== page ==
Burnie

Petrol and Oil Restaurant, Licensed Restaurant or Hotel counter meals Refreshments Accommodation Camping Area Caravan Park Liquor Supplies Youth Hostel Public Toilets Boat Ramp BBQ Picnic Area Staffed Tasmanian Visitor Information Centre

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DISTANCES: Burnie Airport 19Km, Stanley 75Km, Strahan 195Km, Cradle Mountain 110Km, Launceston 148Km, Hobart 333Km

Burnie is Tasmania's most westerly city, situated in a rich, fertile cropping region, the North West coast, on the shore of Bass Strait. Its busy port connecting Tasmania to the rest of the world. You’ll see the world of industry in a whole new way at Burnie. Its energetic community of makers takes the mundane and turns it into an expression of creativity and invention.

The city once depended on paper manufacturing but these days has turned industry into an art form. At Creative Paper Tasmania, meet lifesize paper people, sculpted by local artists, then make your own paper. Hear about the passion of a man who invented one of the world’s most popular commercial papers at the mill next door, while fostering international support for handmade paper, and even planting a papermaker’s garden on-site.

At nearby cheese maker, Lactos, taste varieties known the world over, created through a spirit of resourcefulness - and drawing on the talents of other makers, the local dairy farmers.

Despite an industrial past, the enduring power of nature is everywhere at Burnie. Wildlife lives in an urban environment and has continued to thrive alongside industry. Less than a kilometre from the paper mill, platypus families are quietly at work in the riverbank platypus zone at Fernglade and can be seen from a walking track that meanders beneath giant ferns.

At Burnie’s West Beach, huge cranes tower over the port at one end of the bay and along a boardwalk, at the other end, tiny fairy penguins go about their business at the Little Penguin Centre. Amble along one of Burnie’s walking trails or take a tour with an experienced wildlife guide to discover other wildlife gems, from seabirds to the unique Burnie burrowing crayfish. Follow the sculpture trail from the waterfront to key landmarks, as it celebrates the city’s industrious character.

Local inventiveness also leads to unexpected treasures. One of them is the Noah’s ark of the rhododendron world, Emu Valley Rhododendron Garden, which preserves rhododendron species from around the globe on 13 ha of lakes and parkland.

Work by local designers and makers, including paintings, glassware, ceramics and sculpture, can be seen at the Burnie Regional Art Gallery and in the gallery and retail area of Creative Paper.

WHAT TO SEE AND DO

Tasmanian Visitor Information Centre is located in Little Alexander Street, Burnie and is a great place to start your exploration of Burnie and the North West region.

Creative Paper is Australia’s largest hand made paper mill, where a team of dedicated artisans take on the physical work of making paper. It offers guided tours, art exhibitions, retail showroom and working artists Burnie, on location.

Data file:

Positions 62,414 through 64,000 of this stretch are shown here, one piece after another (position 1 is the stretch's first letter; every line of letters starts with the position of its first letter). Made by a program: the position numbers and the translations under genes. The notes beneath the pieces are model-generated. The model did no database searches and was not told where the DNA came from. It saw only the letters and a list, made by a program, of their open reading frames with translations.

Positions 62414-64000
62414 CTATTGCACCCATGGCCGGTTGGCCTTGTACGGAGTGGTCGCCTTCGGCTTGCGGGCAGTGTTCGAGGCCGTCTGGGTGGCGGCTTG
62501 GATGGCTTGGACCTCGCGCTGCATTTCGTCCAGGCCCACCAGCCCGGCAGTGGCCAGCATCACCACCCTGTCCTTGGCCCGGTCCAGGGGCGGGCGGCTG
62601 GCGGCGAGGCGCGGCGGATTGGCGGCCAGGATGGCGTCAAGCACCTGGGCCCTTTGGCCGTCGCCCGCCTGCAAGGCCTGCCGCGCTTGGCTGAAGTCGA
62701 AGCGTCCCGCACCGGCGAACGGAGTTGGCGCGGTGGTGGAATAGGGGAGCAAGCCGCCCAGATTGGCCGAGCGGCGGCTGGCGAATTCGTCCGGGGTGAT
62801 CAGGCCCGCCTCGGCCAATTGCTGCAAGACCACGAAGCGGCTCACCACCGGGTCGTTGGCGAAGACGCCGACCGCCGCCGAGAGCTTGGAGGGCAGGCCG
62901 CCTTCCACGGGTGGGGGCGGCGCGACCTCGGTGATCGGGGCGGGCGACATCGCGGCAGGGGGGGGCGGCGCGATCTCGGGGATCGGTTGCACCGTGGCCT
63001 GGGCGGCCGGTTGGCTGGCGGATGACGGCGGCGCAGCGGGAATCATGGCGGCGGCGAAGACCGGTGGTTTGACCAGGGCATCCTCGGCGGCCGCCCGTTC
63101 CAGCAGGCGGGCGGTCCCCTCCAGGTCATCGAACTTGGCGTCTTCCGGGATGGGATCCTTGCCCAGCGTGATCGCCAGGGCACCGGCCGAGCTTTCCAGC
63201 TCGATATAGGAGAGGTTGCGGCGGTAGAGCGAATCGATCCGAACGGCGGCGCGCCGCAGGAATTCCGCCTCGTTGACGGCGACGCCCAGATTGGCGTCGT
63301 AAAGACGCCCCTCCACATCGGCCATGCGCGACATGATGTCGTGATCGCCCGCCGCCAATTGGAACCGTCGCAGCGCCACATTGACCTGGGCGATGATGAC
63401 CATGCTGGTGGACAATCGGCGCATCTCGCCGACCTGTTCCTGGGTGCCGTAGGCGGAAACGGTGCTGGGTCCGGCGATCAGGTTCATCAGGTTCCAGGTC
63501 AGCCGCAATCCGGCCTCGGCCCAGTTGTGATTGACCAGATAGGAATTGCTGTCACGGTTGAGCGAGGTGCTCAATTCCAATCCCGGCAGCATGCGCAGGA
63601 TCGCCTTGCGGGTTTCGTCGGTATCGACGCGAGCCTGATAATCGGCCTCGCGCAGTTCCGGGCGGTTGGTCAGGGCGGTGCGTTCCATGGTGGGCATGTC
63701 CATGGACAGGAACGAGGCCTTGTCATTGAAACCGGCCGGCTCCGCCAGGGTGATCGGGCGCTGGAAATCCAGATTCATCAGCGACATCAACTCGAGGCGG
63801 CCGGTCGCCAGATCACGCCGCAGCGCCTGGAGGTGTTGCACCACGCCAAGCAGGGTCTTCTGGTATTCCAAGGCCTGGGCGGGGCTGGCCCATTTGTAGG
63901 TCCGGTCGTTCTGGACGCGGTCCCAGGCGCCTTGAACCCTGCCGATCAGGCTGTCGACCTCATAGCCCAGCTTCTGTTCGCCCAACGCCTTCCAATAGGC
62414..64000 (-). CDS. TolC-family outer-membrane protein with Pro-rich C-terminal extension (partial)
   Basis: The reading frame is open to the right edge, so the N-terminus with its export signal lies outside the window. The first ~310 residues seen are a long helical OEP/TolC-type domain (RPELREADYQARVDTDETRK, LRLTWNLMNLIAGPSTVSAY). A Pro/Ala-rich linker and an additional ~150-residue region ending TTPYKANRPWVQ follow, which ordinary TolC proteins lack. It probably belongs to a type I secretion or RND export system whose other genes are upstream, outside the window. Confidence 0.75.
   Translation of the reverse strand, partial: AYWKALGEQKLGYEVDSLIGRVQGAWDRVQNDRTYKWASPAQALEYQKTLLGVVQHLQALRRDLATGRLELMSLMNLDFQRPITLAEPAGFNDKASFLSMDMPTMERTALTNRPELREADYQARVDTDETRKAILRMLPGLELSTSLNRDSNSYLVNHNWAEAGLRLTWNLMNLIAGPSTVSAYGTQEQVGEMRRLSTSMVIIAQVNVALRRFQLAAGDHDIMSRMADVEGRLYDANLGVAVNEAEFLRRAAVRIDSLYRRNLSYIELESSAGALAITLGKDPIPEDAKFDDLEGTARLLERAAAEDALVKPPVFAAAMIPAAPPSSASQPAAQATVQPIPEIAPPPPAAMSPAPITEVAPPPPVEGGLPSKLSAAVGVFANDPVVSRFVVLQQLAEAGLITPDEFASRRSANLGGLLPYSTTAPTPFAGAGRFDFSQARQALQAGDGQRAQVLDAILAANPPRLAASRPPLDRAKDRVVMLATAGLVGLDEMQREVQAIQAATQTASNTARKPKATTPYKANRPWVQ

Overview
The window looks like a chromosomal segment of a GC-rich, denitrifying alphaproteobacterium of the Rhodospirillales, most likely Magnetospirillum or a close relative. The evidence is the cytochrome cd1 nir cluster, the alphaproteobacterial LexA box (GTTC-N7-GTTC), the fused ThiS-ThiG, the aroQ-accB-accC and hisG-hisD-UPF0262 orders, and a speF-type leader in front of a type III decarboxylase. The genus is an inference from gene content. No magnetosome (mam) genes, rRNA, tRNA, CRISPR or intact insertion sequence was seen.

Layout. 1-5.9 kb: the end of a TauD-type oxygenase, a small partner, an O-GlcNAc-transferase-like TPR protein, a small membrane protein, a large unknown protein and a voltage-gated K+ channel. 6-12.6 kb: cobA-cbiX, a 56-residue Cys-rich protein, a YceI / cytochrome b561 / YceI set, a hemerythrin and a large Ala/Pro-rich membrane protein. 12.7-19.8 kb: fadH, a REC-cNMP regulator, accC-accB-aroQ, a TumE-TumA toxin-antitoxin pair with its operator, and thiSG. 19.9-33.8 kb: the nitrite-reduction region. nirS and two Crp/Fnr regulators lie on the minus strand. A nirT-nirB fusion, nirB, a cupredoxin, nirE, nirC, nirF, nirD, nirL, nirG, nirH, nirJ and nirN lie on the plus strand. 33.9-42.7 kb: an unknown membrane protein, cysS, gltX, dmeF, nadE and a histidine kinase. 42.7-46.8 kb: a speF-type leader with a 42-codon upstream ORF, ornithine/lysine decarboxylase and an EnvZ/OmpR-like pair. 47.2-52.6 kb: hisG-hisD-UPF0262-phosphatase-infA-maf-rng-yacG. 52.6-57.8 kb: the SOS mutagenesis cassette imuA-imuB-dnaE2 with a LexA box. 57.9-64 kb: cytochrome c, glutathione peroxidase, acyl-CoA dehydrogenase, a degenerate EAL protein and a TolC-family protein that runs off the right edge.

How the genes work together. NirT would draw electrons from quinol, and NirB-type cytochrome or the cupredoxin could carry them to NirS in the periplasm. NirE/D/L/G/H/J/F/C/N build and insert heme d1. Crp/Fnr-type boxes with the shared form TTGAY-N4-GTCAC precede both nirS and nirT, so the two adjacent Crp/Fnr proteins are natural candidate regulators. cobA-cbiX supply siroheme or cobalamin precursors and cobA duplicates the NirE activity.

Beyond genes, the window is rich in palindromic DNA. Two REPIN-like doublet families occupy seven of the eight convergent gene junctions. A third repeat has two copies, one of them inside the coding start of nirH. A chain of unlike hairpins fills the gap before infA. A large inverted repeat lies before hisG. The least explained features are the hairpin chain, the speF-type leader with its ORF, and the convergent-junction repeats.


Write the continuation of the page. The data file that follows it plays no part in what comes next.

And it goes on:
The Burnie Regional Art Gallery displays fine art from contemporary to traditional works, by Australian and local artists.

Pioneer Village Museum - Wander the streetscape of this unique museum, which houses a treasure trove of almost 20,000 articles depicting life in the early 1900’s.

Annsleigh Gardens (10 km) Relax in the conservatory tearoom or explore this diverse 5-acre garden from spring to autumn.

Emu Valley Rhododendron Garden (9 km) is at its best in October and November but is always a wonderful place to wander the 13ha grounds to see rhododendrons set amongst small lakes, waterways and native forest.

Guide Falls Alpaca Park (18 km) located near Guide Falls at West Ridgley; it features alpaca and other animals in a working environment and an extensive showroom.

Guide Falls (17 km) is a beautiful waterfall at West Ridgley and the most accessible for the many waterfalls in the area.

Fern Glade Platypus Trail (3 km) is located a few minutes drive east of Burnie. It is one of the most reliable platypus viewing spots in
Tasmania.

The Little Penguin Observation Centre can be accessed by a short boardwalk from the city centre along West Beach, here you can
experience fairy penguins.

Lactos Tasmanian Cheese Tasting Centre is the place to taste some of Tasmania’s best cheeses at the factory door.

Hellyers Road Distillery produces a delightful single malt whisky with its own distinct Tasmanian flavour. It is made with malted barley, clean Tasmanian water and aged in oak bourbon casks. A cellar door experience with gift shop, tastings, tours and a fantastic casual restaurant, open 7 days.

Quinn’s Woodcraft - locally made items from Tasmanian timbers in Upper Burnie.

Natone Hills Fishery - Fly fish for rainbow and brown trout September to April in a private fishery.

Burnie Farmers' Market - 1st and 3rd Saturday mornings of each month at the Wivenhoe Showground.